There was more to James Garner than just his acting and racing careers. The beloved actor, who died July 19 (read about his career, life and death in this related Inquisitr article) left behind a legacy of political activism.
Like the vast majority of the people in the TV and movie industries, James Garner was a staunch, lifelong Democrat. That’s hardly unusual — according to this article in Suite, Hollywood gives five times more money to Democrats than to Republicans. But where many Hollywood Democrats like to talk the talk, Garner walked the walk — sometimes literally.
On August 28, 1963, Garner was photographed by the New York Daily News walking hand-in-hand with black actress Diahann Carroll during the March on Washington — a peaceful demonstration that was a watershed moment in the Civil Rights Movement. At the time, the very act of a white man holding hands with a black woman would have been outrageous. But that did not matter to James Garner; throughout his career, he stuck to his strongly democratic principles, even incorporating his beliefs into his acting career.
For the 1985 CBS miniseries Space, Garner asked that the political affiliation of the lead character be changed from Republican to Democrat, saying, “My wife would kill me if I ever played a Republican,” according to a 1985 Boston Globe article that is not currently available online, but is cited on Garner’s Wikipedia page.
Interestingly, when principled Democrat James Garner had to work with “ultraconservative” Mel Gibson on the 1994 film version of Maverick, there was no friction between the two actors. He later told The Village Voice: “Mel and I got along fine.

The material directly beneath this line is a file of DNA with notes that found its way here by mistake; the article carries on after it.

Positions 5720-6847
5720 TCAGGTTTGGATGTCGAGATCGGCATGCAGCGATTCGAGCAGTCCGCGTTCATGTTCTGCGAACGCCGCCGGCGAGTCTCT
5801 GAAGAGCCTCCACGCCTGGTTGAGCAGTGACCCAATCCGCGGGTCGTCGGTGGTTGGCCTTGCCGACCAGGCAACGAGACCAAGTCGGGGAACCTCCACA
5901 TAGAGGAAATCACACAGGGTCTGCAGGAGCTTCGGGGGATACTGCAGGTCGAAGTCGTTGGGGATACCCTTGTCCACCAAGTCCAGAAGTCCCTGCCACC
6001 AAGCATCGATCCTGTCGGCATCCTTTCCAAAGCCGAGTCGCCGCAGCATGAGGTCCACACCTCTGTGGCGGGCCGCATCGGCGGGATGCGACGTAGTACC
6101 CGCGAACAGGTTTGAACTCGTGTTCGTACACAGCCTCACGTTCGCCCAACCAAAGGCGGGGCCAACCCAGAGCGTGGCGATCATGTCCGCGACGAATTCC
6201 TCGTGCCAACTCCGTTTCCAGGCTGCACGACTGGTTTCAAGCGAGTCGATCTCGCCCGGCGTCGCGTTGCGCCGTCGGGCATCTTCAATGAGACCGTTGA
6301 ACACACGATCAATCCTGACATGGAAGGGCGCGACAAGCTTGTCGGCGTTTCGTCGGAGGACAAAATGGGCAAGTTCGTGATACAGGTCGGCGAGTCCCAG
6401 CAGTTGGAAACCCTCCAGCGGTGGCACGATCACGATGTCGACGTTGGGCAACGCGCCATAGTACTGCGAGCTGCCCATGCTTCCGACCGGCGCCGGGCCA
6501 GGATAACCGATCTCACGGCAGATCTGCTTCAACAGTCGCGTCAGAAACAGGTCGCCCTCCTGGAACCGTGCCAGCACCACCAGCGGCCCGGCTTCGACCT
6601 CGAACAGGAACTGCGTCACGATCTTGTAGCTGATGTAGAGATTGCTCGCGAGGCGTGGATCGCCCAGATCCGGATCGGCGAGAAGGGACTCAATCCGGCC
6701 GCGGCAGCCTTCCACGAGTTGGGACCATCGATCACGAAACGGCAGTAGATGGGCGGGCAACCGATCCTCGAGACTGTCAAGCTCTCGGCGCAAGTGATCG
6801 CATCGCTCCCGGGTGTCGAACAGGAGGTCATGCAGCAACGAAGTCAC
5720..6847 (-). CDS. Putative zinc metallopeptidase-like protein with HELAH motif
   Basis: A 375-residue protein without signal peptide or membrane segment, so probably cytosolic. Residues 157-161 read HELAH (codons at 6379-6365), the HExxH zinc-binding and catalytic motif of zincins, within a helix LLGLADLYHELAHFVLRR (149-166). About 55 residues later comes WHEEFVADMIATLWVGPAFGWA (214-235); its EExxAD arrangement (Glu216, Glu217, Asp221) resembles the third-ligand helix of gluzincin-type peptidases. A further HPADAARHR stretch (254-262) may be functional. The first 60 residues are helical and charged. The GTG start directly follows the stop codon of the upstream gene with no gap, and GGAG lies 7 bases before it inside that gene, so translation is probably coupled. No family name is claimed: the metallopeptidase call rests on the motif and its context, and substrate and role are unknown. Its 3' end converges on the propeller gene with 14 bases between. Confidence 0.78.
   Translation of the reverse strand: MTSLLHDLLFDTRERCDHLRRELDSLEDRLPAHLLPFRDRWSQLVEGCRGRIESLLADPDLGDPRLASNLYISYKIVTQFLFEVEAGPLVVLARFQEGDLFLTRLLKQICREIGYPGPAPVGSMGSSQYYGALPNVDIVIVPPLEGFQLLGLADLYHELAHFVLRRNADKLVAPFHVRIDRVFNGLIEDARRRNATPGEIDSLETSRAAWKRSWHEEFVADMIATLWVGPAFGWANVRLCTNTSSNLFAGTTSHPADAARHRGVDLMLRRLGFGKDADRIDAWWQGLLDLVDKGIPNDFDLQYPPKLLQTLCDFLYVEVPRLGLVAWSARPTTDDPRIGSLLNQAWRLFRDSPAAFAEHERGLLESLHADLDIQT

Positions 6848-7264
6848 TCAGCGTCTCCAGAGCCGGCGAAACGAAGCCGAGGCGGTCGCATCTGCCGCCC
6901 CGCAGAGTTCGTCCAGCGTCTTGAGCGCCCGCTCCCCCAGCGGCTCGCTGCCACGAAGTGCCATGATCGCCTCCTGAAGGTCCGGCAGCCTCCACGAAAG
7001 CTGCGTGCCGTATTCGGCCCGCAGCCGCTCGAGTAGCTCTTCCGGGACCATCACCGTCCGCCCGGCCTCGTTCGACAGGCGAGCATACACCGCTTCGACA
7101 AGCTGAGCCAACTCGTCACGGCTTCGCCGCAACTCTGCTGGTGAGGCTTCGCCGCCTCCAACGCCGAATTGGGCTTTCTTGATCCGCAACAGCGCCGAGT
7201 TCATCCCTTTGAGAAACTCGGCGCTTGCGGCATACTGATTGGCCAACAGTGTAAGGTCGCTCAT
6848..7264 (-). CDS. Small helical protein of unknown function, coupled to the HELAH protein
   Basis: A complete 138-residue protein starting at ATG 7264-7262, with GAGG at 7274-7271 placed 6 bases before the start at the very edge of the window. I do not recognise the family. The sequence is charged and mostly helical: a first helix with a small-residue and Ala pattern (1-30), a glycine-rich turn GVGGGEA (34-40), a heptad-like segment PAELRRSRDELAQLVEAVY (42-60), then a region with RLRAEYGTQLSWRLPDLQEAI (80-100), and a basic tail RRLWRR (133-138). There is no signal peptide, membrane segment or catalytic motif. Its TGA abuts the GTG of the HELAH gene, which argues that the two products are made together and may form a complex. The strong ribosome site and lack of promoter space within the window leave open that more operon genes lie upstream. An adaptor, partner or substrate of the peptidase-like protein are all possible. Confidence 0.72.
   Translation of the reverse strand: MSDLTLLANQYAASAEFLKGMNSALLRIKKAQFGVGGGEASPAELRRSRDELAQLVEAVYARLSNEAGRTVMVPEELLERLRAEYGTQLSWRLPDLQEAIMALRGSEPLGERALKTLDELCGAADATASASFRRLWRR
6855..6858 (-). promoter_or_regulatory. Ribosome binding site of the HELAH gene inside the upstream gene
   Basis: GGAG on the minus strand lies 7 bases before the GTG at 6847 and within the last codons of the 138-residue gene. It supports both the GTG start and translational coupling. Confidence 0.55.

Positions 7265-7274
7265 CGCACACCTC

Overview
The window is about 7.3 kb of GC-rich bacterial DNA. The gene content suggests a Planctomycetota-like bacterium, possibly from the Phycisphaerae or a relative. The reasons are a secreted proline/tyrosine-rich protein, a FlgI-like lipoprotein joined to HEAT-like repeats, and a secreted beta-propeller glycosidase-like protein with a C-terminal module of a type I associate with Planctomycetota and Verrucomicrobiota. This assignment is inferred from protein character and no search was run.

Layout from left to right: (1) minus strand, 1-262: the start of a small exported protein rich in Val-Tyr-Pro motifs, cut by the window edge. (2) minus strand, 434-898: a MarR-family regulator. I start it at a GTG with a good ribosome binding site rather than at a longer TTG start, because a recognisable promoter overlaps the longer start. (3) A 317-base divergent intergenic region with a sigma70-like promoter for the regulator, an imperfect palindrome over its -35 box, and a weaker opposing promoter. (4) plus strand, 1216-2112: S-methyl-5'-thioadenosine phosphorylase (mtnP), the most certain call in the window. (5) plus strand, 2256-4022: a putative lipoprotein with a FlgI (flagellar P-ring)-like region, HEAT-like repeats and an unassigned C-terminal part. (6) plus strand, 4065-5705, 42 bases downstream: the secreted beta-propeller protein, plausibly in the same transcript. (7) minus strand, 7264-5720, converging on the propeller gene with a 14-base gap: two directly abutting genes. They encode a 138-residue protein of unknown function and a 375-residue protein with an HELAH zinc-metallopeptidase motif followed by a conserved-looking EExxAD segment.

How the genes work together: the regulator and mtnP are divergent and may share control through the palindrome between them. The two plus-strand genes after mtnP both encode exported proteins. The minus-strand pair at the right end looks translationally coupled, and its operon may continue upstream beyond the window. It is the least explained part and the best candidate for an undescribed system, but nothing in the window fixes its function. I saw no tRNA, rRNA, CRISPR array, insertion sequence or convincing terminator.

In his 2011 memoir The Garner Files, James dished on Ronald Reagan and Arnold Schwarzenegger, two notable Hollywood Republicans. As quoted in Variety:
“In my opinion, Arnold Schwarzenegger wasn’t qualified to be governor of California. Ronald Reagan wasn’t qualified to be governor, let alone president.”
Also in his memoir, James recounts being approached about running for U.S. Congress as a Republican in 1962.
“It didn’t stop them when I told them I was a Democrat…. They just thought I could win.”
He was again approached about running for office, this time for Governor of California in 1990, and again turned the opportunity down.
“There’s one difference between me and [Schwarzenegger and Reagan]: I know I’m not qualified.”
What is your opinion of entertainers such as James Garner, Tim Robbins, and Natalie Maines mixing politics with entertainment? Let us know in the comments.
[Image source: New York Daily News]